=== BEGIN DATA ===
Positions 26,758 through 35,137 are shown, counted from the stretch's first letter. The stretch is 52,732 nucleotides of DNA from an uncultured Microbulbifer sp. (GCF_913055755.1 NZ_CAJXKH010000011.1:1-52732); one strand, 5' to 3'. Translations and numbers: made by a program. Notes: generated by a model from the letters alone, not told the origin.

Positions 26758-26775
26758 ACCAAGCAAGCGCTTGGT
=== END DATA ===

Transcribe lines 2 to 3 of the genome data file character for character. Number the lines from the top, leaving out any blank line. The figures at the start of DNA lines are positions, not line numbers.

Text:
Positions 26758-26775
26758 ACCAAGCAAGCGCTTGGT